This post is guest authored by Dr. Maureen Linker.
Dr. Imad’s Keynote was part of University of Michigan – Dearborn’s Digital Education Days put on in conjunction with University of Michigan – Flint and Henry Ford College.
It is a rare privilege as an educator to have first said the name of a student by reading it aloud from a class roster, and then, in the not so distant future, read that very name and introduce that very person, for their keynote presentation. Thank you to the Hub and Digital Education for giving me that rare gift, and most especially thank you to my former student and current keynote speaker, Dr. Mays Imad. There are so many lovely, brilliant, compassionate, and thoughtful things I would love to share about the undergraduate student Mays Imad, who demonstrated daily, both in class and then in long conversations during office hours, a depth of curiosity and a desire to synthesize philosophical logic with psychological and biological science. Mays was dedicated not just to theory but theory in practice and how reading, knowing, engaging and understanding philosophy from the ancient through the modern era, could inform a life and make meaning where it sometimes feels like there is none.
In this keynote presentation, Dr. Imad gives us a picture of the effects of stress on the brain and how these neurological processes impact our ability to convey and comprehend information in the classroom. Dr. Imad’s work centers the classroom as a sacred space for transformation and reminds us that the histories, traumas, joys, and sorrows we experience as humans need to be acknowledged and integrated into our quest for learning. Dr. Imad reminds us that the arc of the moral universe is long, but it is only together, in our dedication to education, that we can acknowledge what we have inherited and what we might bend toward justice through our work.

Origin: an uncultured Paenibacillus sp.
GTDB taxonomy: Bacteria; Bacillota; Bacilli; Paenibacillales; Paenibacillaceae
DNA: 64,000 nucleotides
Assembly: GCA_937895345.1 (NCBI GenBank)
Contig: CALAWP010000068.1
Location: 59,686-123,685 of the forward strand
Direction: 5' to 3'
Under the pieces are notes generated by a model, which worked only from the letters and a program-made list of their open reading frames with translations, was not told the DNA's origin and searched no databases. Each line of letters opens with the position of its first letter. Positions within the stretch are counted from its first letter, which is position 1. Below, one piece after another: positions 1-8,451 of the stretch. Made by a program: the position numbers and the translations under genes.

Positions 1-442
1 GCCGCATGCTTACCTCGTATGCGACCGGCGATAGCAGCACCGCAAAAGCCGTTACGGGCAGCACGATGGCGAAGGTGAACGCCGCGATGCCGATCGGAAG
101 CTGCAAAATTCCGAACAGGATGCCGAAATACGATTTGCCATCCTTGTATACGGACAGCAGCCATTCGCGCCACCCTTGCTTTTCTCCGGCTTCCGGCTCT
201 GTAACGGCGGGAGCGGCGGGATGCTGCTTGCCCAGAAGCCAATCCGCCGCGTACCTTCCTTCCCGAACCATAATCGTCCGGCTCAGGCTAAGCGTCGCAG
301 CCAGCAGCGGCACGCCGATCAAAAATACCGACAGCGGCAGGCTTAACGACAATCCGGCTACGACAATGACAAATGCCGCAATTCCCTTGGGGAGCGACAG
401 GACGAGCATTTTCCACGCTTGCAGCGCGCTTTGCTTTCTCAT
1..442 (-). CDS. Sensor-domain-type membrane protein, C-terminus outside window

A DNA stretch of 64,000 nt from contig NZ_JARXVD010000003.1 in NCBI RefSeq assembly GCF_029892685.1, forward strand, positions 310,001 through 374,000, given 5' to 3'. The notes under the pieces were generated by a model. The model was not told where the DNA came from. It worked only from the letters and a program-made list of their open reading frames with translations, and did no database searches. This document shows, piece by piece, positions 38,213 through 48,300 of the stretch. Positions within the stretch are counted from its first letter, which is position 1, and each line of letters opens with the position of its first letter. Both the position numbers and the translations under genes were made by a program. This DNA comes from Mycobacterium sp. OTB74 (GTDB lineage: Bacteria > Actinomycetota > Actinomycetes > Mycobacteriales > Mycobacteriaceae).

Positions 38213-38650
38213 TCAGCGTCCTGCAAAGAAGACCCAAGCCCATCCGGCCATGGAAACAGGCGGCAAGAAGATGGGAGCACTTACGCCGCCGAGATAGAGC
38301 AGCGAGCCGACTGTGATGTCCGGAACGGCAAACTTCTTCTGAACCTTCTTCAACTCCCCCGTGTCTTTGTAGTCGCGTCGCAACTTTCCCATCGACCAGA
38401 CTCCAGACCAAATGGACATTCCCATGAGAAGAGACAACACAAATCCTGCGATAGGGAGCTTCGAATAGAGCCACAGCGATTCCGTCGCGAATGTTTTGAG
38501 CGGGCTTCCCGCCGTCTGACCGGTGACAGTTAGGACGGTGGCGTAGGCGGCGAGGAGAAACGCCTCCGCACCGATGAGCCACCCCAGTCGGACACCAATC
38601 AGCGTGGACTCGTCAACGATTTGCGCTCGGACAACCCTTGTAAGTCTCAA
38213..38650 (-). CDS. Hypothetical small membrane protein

I can’t express how much it did my heart good to welcome back to UM-Dearborn, the brilliant, compassionate, and thoughtful, Dr. Mays Imad. I hope you gain as much from her presentation as I did.
About the guest Author
Maureen Linker received her Ph.D. in philosophy in from the City University of New York, Graduate Center. She has been teaching and researching at University of Michigan-Dearborn since 1997 and is Professor of Philosophy, Associate Provost & Director of the Mardigian Library. Maureen’s work focuses on the intersection of reason and knowledge and how each are conceptualized in science, law, and philosophy. She has published in a variety of journals and has a book with University of Michigan Press on Critical Thinking and Social Justice.
Featured Image Credit: Photograph – Calligraphy by Yassin Tawfeeq, inspired by Rumi “The beauty you see in me is a reflection of you”. Gift to the author from Dr. Mays Imad.